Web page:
5 Reasons to Eat Chocolate

Jenna Birch
by Jenna Birch
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5 Reasons to Eat Chocolate

If it replaced your daily cholesterol and blood-pressure medications, you’d pop a chocolate pill, right? The idea might seem farfetched, but for an upcoming study by the National Heart, Lung and Blood Institute and Mars Inc., researchers will try to prove such tablets have a positive impact on heart health.

Before you get too excited, these pills won’t exactly be candy-coated. Instead, they’re filled with concentrated flavanoids, heart-healthy compounds found in the cocoa bean. Super-high in antioxidant activity, previous studies indicate flavanoids may play a role in improving blood pressure, cholesterol, insulin levels, artery health, and heart health factors. By putting these flavanoids in pill form, scientists will be able to study the effects of the compounds without the associated fat and sugar of chocolate that can lead to weight gain—a risk factor of cardiovascular disease and other chronic conditions.

Still, when indulging your sweet tooth, you could do worse than a brick of flavanoid-rich dark chocolate. Need more convincing? Here are five good reasons to eat chocolate:

1. Portion (and weight) control When you buy individual bricks of dark chocolate, and eat just one for dessert after a meal, you’re less likely to overdo it than if you were scooping out ice cream or slicing into a cake. “A once-ounce portion of dark chocolate will cost you roughly 150 calories—much better than most cookies and cakes, and lower in fat, too,” says Jackie London, MS, RDN, a registered dietitian in New York City. “And as long as you stick to that one portion, individuals who eat chocolate with increased frequency are shown to have lower BMIs.”

2. Antioxidants Antioxidants abound in cocoa, and they have a laundry list of associated health benefits. Think: anti-inflammatory effects, better immunity, cancer-fighting properties, a decreased risk of Alzheimer’s disease and dementia, as well as better skin integrity and wound healing. What’s not to love?

3. Stress reduction You are not imagining it: your worries do melt away when you eat chocolate. At least, the associated symptoms do. “Some studies have demonstrated that an intake of daily dark chocolate can impact the physical effects of stress on the body,” says London. These range from reducing the urinary excretion of stress hormones to positively affecting the gut.

4. Caffeine It might not be a bad idea to have your daily choco-fix after lunch, possibly as an afternoon pick-me-up at work. “Dark chocolate can contain caffeine, which serves as a central nervous system stimulator, resulting in improved alertness and cognition,” says London.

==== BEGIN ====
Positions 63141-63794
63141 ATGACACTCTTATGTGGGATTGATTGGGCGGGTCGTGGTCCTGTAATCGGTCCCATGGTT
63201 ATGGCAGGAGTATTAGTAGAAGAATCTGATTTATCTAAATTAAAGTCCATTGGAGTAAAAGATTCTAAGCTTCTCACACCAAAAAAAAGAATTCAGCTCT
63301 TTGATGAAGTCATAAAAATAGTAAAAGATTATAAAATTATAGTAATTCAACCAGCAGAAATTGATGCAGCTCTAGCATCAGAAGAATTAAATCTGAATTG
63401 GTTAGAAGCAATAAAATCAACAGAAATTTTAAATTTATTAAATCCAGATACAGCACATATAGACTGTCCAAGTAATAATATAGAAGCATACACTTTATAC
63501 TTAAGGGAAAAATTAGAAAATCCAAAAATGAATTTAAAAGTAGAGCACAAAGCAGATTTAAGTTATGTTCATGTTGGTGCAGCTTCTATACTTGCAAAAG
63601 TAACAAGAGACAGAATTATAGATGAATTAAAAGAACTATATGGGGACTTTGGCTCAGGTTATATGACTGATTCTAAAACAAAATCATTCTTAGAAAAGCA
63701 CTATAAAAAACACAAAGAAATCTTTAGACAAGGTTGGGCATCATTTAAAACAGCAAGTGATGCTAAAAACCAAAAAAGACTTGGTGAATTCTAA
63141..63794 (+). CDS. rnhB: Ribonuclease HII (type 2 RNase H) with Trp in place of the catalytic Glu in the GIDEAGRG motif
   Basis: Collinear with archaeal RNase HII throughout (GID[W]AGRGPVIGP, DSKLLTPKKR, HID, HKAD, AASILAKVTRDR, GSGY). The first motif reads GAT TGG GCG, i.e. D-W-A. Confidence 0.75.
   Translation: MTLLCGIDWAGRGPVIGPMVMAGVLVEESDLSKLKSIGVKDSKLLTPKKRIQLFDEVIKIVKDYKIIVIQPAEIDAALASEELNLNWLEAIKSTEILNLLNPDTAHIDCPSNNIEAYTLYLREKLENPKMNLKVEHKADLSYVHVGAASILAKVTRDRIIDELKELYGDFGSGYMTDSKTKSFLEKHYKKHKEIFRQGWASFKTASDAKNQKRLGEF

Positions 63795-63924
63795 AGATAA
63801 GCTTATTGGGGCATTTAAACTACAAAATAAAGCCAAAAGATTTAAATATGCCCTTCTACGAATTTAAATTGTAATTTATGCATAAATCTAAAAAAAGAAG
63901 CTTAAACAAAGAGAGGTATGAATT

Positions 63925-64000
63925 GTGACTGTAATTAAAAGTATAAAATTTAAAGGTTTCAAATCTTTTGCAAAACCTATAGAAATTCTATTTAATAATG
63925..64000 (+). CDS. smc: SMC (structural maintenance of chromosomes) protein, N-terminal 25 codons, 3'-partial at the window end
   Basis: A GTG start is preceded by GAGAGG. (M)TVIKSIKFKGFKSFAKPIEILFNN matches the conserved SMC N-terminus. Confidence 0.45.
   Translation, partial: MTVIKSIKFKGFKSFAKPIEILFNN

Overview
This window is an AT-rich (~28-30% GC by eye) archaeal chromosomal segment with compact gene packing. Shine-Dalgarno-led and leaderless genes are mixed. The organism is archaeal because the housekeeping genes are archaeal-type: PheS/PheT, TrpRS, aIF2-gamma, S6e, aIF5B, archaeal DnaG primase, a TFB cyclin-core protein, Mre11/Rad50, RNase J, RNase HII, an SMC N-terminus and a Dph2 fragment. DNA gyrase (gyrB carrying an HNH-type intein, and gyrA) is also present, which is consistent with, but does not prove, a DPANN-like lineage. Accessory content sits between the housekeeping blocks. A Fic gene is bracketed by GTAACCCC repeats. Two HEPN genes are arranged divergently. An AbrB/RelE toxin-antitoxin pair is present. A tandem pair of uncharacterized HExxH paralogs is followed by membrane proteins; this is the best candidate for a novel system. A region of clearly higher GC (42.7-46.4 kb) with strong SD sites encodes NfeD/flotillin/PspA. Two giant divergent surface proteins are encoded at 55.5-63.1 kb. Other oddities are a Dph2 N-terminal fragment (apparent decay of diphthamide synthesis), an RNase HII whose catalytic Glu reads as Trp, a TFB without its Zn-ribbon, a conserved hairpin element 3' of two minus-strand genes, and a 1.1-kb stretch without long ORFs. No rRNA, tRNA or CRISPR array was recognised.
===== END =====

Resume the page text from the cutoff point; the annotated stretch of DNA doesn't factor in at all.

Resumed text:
5. Happiness Whether you’re having a rough day at the office or dealing with a breakup, chocolate really can help. “Dark chocolate, in particular 85% cacao, contains tryptophan, which is a precursor of serotonin—a neurotransmitter that serves as a mood-booster,” says London.

Go ahead: have a serving! Just remember to be choosy about chocolate. London explains the more processed the chocolate, the fewer health benefits, and the worse it is for you. So…

Look for a high percentage of cacao The fewer ingredients in the chocolate, the better. “The problem with a lot of commercial chocolate is food additives and ingredients that you may have otherwise not considered, such as soy lecithin,” London says. “The general rule of thumb is that the more heavily processed any food is, the greater the depletion of health benefits. Therefore, what you’re looking for are ones that are higher in cacao percentage, while still retaining a sweet and satisfying flavor that you will enjoy.” To nab benefits and get great taste, aim for the “sweet spot,” which is 70% (or higher) cacao.

Lose the add-ons There’s a reason Snickers and Twix bars, while chocolatey, are not healthy. “Add-ons rack up the caloric content and decrease the cacao content, thus decreasing the health benefits of the chocolate,” London says. “Avoid additional toffee, caramel, nuts and dried fruits to keep the caloric content at bay.”

Seek organic or fair-trade Seek out organic, fair-trade, and locally-sourced dark chocolate to get maximum health benefits. “These tend to be the ones with the fewest additives, and are essentially close to natural form as possible,” London says.

What do you think? Will this sweet treat land in your shopping cart this week?

About the Author

Jenna Birch
Jenna Birch

Jenna Birch is a health and lifestyle writer. She has written for many web and print publications, including Marie Claire, Runner’s World, mom.me and WomansDay.com. As a nutrition and fitness junkie, she’s a lifelong athlete, major college sports fan and developing yogi—but still can’t resist the allure of an occasional chocolate lava cake. (Everything in moderation, right?) For more, visit her at jennabirch.com or follow her on Twitter.